This page contains a Flash digital edition of a book.

Delivering secure V2V communications

Will Keegan explains why secure hypervisors are key to delivering safe and intelligent vehicles


new acronym, V2V, burst into the embedded world when the US government threw its weight behind the idea of vehicle-to-vehicle communications. The goal of V2V is to create a wireless network in which cars send messages to each other with information about what they are doing to improve traffic flows, reduce fuel consumption, and most of all reduce accidents. Initially, V2V systems would simply warn drivers, but the possibility exists to identify and avoid hazards and respond to traffic signals. Whilst the potential benefits are unarguable, the potential risks are also great should a V2V system be hacked or fail in some way.

The momentum behind V2V Earlier this year the U.S. Department of Transportation's (DOT) National Highway Traffic Safety Administration (NHTSA) announced that it will begin taking steps to enable vehicle-to- vehicle (V2V) communication technology for light vehicles. Vehicles are already filled with a variety of sensors, processors, software, and displays that are increasingly being connected to the internet.

The addition of V2V communications, which could become mandatory, takes "intelligence" to a new level. With these new innovations, vehicles will be connected in several different ways both to the internet and each other. Each of these new connectivity ports also opens up a point of attack to internal computing platforms, platforms which might in the future directly control the car.

V2V security

Most attacks on information systems originate from external sources through system inputs. When vehicles are allowed access to the global internet, anyone can launch an attack against the internal electronic systems. The only way to prevent these complex systems from being compromised is by providing secure separation between information domains or applications. Using similar techniques found in critical avionics and military systems, intelligent vehicle platforms can partition the computing domain according to system criticality level and provide narrow communication paths between partitions on a need to know basis.

Pair these new communication capabilities with technologies such as GPS, cameras, proximity sensors, machine actuators, touch screen displays etc. and manufacturers will struggle to manage the cost and integration of the overwhelming choices of processors,

4 CIE electronica 2014

operating systems, applications, devices, and drivers. Utilizing a single monolithic operating system as a vehicle host platform faces the traditional OS problems with limited app and device driver support, and exposes major safety and security problems due to insufficient kernel and application separation control.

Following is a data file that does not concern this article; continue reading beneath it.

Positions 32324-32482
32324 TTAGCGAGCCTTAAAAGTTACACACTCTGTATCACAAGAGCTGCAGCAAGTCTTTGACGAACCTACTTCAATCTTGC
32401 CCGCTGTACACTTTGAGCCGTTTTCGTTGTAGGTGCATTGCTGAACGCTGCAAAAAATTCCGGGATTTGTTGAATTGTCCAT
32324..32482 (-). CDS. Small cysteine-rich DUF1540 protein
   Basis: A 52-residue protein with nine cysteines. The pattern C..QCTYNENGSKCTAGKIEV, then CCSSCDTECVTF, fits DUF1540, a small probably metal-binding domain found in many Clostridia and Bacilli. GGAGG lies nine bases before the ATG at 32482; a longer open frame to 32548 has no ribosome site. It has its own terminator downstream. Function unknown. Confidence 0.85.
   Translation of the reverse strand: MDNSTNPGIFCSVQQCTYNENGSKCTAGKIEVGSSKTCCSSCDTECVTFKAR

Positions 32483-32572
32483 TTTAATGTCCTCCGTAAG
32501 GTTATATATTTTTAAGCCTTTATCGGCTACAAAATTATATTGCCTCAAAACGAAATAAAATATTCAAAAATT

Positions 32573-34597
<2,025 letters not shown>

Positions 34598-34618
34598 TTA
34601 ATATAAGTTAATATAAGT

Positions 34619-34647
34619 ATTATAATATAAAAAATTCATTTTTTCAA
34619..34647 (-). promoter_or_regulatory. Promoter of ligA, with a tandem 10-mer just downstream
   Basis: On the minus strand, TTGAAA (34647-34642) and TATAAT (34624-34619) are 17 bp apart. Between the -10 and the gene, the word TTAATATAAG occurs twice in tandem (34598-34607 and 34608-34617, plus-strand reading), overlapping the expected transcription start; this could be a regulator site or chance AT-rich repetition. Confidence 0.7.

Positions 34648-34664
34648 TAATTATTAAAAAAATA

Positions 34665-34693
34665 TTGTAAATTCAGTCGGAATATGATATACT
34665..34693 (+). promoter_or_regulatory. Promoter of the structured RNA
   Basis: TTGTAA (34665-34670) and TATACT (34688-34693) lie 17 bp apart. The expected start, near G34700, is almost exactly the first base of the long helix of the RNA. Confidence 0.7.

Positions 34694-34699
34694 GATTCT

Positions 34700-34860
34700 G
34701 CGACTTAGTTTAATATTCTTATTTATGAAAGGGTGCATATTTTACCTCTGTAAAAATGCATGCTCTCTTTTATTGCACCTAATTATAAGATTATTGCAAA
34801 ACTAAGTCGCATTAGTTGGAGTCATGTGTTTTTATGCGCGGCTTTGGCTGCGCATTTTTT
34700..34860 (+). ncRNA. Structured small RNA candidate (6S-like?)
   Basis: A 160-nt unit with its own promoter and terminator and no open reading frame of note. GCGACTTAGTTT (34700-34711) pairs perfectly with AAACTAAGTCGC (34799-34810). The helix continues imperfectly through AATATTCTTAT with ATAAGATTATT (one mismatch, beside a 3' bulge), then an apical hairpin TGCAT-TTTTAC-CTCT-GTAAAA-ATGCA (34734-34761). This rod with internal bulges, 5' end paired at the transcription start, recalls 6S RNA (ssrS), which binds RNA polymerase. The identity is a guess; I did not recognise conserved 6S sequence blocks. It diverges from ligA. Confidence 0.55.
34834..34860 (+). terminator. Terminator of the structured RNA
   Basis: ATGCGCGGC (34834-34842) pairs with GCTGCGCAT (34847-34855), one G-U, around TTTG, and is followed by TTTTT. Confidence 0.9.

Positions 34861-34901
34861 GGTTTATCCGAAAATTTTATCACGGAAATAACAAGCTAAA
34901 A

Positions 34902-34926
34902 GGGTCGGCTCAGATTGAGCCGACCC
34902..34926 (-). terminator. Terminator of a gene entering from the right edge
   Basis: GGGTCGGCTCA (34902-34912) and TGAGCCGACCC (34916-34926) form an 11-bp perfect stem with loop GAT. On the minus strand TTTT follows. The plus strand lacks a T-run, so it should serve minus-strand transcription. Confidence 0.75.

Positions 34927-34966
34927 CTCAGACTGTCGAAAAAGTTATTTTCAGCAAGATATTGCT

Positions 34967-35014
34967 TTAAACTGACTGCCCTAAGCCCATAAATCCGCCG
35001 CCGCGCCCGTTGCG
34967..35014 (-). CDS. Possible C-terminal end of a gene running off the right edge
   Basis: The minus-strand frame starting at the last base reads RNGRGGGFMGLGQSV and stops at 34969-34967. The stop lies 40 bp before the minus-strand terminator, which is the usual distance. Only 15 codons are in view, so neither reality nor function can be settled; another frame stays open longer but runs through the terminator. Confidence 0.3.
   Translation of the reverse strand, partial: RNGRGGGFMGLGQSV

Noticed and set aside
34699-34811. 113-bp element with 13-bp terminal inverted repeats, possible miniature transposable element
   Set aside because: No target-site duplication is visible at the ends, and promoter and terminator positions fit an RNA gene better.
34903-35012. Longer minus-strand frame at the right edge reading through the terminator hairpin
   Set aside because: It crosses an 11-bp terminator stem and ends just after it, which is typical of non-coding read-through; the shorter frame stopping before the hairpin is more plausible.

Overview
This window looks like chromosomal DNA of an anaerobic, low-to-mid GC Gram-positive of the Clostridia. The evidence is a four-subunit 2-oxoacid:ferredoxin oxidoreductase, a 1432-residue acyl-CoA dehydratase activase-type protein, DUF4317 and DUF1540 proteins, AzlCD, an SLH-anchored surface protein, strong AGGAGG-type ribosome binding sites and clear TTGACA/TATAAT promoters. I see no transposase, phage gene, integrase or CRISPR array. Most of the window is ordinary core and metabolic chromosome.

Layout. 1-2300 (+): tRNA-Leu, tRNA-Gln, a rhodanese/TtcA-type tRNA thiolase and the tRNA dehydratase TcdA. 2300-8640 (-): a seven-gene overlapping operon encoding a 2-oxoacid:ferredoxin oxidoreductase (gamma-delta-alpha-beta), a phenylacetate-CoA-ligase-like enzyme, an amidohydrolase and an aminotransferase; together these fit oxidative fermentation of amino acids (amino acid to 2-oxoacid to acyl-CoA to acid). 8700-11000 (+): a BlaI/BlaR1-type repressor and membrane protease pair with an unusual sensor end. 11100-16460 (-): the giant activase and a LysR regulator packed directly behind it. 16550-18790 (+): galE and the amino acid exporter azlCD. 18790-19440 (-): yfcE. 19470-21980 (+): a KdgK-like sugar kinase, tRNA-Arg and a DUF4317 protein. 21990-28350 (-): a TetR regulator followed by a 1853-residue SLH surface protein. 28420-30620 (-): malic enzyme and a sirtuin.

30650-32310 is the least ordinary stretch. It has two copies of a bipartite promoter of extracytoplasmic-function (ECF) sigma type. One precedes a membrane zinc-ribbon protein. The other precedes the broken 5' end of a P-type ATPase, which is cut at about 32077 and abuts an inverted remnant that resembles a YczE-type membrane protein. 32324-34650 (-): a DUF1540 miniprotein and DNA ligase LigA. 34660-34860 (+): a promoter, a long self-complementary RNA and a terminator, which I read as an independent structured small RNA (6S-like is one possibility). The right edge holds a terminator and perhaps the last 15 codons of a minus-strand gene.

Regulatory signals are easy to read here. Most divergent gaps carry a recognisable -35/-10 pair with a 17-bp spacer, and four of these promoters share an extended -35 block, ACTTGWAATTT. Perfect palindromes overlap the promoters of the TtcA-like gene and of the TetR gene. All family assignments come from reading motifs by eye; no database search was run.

have been segregated to the configuration specification because the hardware has been programmed to match it. A well-designed Separation Kernel Hypervisor solves these complex issues using a simple least privilege design and can guarantee that configurations of segregated applications and

The role of hypervisors These challenges are similar to those faced by the military and aerospace industry, and hypervisors developed for these applications are well suited for the automotive industry. Appropriately re-configured for the vehicle environments, they will allow vehicle platforms to run best in breed application and device support, allowing a mixture of different OSes and applications to run concurrently on a consolidated platform. However, the selection of hypervisors is an arduous task when considering security, as not all hypervisors offer more protection and segregation from safety critical data and general applications than a monolithic operating system. With the increasing number of emerging vehicle-hosted applications such as collision avoidance and toll payments, this separation becomes vital. Traditional software mechanisms can only provide assurance down to the operating system level and are at the mercy of the operating system's kernel or the device drivers that control the hardware. With a kernel like LynxSecure, designers are guaranteed that hardware memory resources

hardware can be verified to match the original specification to assure expected behavior is executing on the vehicle.


V2V communication is a subset of the much- discussed Internet-of-Things, and a special case of M2M communications. With major safety benefits and the potential of the US and other governments mandating its introduction, it has the potential to become a massive market. But in order for the market to grow, it is essential that manufacturers get the technology right in addressing warranted security concerns. Therefore addressing safety and security from the ground up is paramount. Separation Kernel Hypervisors provide a robust foundation for protecting critical applications and allows for future expansion of vehicle capabilities without re-tooling of vehicle equipment.

Lynx Software Technologies |

Will Keegan is Technical Director, Software Security, Lynx Software Technologies

Page 1  |  Page 2  |  Page 3  |  Page 4  |  Page 5  |  Page 6  |  Page 7  |  Page 8  |  Page 9  |  Page 10  |  Page 11  |  Page 12  |  Page 13  |  Page 14  |  Page 15  |  Page 16  |  Page 17  |  Page 18  |  Page 19  |  Page 20  |  Page 21  |  Page 22  |  Page 23  |  Page 24  |  Page 25  |  Page 26  |  Page 27  |  Page 28  |  Page 29  |  Page 30  |  Page 31  |  Page 32  |  Page 33  |  Page 34  |  Page 35  |  Page 36  |  Page 37  |  Page 38  |  Page 39  |  Page 40  |  Page 41  |  Page 42  |  Page 43  |  Page 44  |  Page 45  |  Page 46  |  Page 47  |  Page 48  |  Page 49  |  Page 50  |  Page 51  |  Page 52  |  Page 53  |  Page 54  |  Page 55  |  Page 56  |  Page 57  |  Page 58  |  Page 59  |  Page 60  |  Page 61  |  Page 62  |  Page 63  |  Page 64  |  Page 65  |  Page 66  |  Page 67  |  Page 68  |  Page 69  |  Page 70